Expect to Live Longer than Your Life Expectancy
By Bryan Caplan
I’ve long thought that life expectancy statistics were odd. Encyclopedias treat nation’s life expectancies as numbers on par with square mileage. But in reality, doesn’t this require a bunch of assumptions about future health developments?
At least according to Wikipedia, demographers “solve” this problem by completely ignoring it. So-called “life expectancy at birth” numbers are mechanically calculated based on current deaths:
Life expectancy is by definition an arithmetic mean. It can be calculated also by integrating the survival curve from ages 0 to infinite (the ultimate age, sometimes called ‘omega’). For an extinct cohort (all people born in year 1850, for example), of course, it can simply be calculated by averaging the ages at death.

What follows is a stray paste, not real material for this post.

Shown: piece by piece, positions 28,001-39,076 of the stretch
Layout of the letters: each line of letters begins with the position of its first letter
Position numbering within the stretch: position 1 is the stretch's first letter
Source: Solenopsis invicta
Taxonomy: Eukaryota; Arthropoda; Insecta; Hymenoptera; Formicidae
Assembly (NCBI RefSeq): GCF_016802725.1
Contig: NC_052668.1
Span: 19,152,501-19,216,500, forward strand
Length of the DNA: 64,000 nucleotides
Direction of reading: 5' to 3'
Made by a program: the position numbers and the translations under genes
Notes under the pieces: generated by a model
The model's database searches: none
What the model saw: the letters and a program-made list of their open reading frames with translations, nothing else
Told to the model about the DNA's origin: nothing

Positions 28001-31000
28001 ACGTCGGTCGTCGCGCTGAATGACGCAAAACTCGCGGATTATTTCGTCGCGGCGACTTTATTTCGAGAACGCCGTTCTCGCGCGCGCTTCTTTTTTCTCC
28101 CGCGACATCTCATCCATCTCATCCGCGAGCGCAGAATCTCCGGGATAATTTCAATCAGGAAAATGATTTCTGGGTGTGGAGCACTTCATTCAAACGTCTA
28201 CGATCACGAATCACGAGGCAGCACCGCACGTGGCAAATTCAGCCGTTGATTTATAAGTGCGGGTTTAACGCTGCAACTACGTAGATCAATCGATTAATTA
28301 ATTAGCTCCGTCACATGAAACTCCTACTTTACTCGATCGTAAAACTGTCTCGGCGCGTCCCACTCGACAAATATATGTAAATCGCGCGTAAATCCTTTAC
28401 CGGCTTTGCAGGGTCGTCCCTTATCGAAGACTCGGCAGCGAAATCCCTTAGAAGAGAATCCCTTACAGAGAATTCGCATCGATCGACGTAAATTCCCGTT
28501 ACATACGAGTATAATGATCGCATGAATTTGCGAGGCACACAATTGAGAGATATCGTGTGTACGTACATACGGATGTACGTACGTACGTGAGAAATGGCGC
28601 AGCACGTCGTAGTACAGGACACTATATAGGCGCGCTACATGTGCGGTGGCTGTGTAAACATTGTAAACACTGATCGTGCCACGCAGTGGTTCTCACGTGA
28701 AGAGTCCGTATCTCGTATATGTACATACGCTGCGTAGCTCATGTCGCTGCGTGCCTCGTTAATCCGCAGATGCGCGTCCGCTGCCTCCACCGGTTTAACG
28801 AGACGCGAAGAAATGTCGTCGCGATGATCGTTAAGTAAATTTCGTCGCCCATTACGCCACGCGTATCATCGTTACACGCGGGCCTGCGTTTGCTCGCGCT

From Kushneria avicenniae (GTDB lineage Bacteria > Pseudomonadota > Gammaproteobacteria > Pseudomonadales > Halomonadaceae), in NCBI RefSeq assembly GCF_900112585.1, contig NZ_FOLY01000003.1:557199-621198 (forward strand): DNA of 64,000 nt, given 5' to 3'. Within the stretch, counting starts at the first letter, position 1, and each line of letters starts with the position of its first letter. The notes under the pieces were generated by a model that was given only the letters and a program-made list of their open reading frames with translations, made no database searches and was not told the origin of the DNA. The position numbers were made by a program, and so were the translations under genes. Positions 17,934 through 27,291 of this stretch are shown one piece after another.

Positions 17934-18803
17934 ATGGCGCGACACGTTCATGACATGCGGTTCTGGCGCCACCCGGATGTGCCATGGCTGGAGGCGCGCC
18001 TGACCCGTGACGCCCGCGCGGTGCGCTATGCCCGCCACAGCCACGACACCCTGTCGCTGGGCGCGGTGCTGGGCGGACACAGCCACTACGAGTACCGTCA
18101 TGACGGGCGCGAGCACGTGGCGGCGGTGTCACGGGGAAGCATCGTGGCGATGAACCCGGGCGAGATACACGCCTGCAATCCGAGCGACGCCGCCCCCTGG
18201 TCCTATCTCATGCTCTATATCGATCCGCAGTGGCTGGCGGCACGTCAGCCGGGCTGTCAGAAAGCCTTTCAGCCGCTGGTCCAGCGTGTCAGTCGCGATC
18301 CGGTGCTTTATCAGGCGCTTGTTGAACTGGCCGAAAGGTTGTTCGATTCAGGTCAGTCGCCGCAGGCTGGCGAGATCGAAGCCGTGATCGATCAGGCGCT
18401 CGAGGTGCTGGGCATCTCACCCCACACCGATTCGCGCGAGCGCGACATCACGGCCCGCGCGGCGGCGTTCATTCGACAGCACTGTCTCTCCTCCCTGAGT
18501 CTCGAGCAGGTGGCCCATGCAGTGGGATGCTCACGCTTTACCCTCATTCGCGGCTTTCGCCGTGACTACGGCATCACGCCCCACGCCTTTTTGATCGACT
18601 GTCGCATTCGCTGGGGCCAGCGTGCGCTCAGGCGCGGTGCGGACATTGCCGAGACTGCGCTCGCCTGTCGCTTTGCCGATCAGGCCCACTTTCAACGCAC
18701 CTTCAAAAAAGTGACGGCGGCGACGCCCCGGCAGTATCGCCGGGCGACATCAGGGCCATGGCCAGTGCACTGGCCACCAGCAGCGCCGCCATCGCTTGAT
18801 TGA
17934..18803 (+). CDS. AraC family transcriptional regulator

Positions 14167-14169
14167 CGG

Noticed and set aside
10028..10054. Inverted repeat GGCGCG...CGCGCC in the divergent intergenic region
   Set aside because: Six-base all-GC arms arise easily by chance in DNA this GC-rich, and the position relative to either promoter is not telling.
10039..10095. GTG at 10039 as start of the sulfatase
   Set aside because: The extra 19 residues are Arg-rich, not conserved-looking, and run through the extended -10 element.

Note that no allowance has been made in this calculation for expected changes in life expectancy in the future. Usually when life expectancy figures are quoted, they have been calculated like this with no allowance for expected future changes. This means that quoted life expectancy figures are not generally appropriate for calculating how long any given individual of a particular age is expected to live, as they effectively assume that current death rates will be “frozen” and not change in the future. Instead, life expectancy figures can be thought of as a useful statistic to summarise the current health status of a population. (emphasis added)
Bottom line: Unless you think that health won’t improve in the future, official statistics are selling your longevity short. Plan accordingly!